First of all, compression is one of those things which, once in a mix, can not be removed or fixed satisfactorily. I experience compression as the biggest problem with mixes sent to me. Sometimes I receive mixes (which are totally over-compressed by the way) with a note from the sender: "Please make it sound loud, but not over-compressed". This just reemphasizes to me that many audio engineers don't know how to use compression or limiting, especially on the stereo mix and, coupled with the 'mix to master' syndrome happening in many studios today, that can only mean one thing, more 'bad' mixes are hitting the road than ever before.
So what can be done about this? You need your demos to sound great, right? You also need to get rid of the transients and spikes in your mixes, right? Well, the answer is quite simple really, in fact many professional studios follow this method. Render two mixes, one with your compression and limiting and, one without (did I not tell you it was simple?). The mix without not only becomes the copy to send to your mastering facility (if you plan on doing mastering), but also an important 'unaffected' back-up copy of your mix. If you later find your mix sounds too compressed you can always reload the unaffected version and try different compression and limiting settings for your song.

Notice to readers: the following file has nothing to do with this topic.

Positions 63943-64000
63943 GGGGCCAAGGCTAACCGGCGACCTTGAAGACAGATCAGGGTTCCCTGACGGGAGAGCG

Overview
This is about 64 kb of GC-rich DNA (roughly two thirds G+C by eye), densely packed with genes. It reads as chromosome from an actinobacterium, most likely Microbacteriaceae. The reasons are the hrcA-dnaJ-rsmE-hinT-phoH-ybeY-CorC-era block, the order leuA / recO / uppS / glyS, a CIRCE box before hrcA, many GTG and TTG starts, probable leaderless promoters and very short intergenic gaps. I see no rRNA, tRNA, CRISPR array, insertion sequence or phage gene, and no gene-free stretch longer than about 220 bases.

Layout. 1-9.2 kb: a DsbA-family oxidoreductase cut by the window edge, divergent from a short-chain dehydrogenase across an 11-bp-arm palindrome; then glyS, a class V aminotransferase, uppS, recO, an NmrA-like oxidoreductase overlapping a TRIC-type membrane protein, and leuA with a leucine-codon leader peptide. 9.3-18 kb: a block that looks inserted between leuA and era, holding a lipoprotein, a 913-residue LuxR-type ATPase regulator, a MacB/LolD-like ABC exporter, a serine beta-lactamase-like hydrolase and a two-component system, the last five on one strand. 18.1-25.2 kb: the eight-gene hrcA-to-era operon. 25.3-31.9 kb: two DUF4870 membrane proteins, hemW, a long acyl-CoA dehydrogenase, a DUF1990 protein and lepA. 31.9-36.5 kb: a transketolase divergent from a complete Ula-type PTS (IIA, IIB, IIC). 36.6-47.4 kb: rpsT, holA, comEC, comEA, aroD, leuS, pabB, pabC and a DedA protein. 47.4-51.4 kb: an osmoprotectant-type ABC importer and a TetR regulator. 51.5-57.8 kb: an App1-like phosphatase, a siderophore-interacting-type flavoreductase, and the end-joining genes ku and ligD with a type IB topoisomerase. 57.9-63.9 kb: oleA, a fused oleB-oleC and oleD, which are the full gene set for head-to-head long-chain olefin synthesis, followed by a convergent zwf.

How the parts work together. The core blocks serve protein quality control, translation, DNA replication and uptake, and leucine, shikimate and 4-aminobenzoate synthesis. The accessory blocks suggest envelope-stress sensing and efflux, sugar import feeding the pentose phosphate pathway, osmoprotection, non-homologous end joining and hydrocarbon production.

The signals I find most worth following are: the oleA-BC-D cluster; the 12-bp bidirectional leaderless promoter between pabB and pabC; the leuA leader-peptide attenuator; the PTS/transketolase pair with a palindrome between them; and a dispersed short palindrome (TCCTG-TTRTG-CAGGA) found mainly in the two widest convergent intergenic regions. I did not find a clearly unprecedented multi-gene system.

Your ME should be experienced enough to know exactly how much compression and/or limiting is needed to preserve the dynamics for your particular genre of music. The ME will also know how much room to leave to compensate for the 'ugly' compression done by radio stations in general.
Another one of the worst things that can be done to a mix is the incorrect use of stereo enhancement effects on the overall mix. Stereo enhancers, when used wrong, will make your mix sound sloppy and un-tight. It can also cause phasing problems when used on individual tracks or the overall mix and this just opens up another can of worms. The rule of thumb for this problem is, never use stereo enhancers on a mix heading for mastering.
When a ME listens to the overall flow of your album from start to finish, he will know where and where not to enhance the stereo image of each song. In some cases the ME might even narrow the mix to better fit into the overall project.
Although CD-Text is not strictly Red Book format, this feature has become quite popular since the arrival of CD players that can display this information a number of years ago.
If you want to include CD-Text, always ensure that you send a printed copy with the names of the songs, the artist for each song (if different from song to song) and the album title. All these should be checked for typos like capitalization, spelling and grammar. If you have a weird way of spelling certain words like using 'da' instead of 'the' for instance, make a note of that to the ME. His natural instinct might want him to fix your typos, unless you tell him not to of course.
Now go out and have fun creating!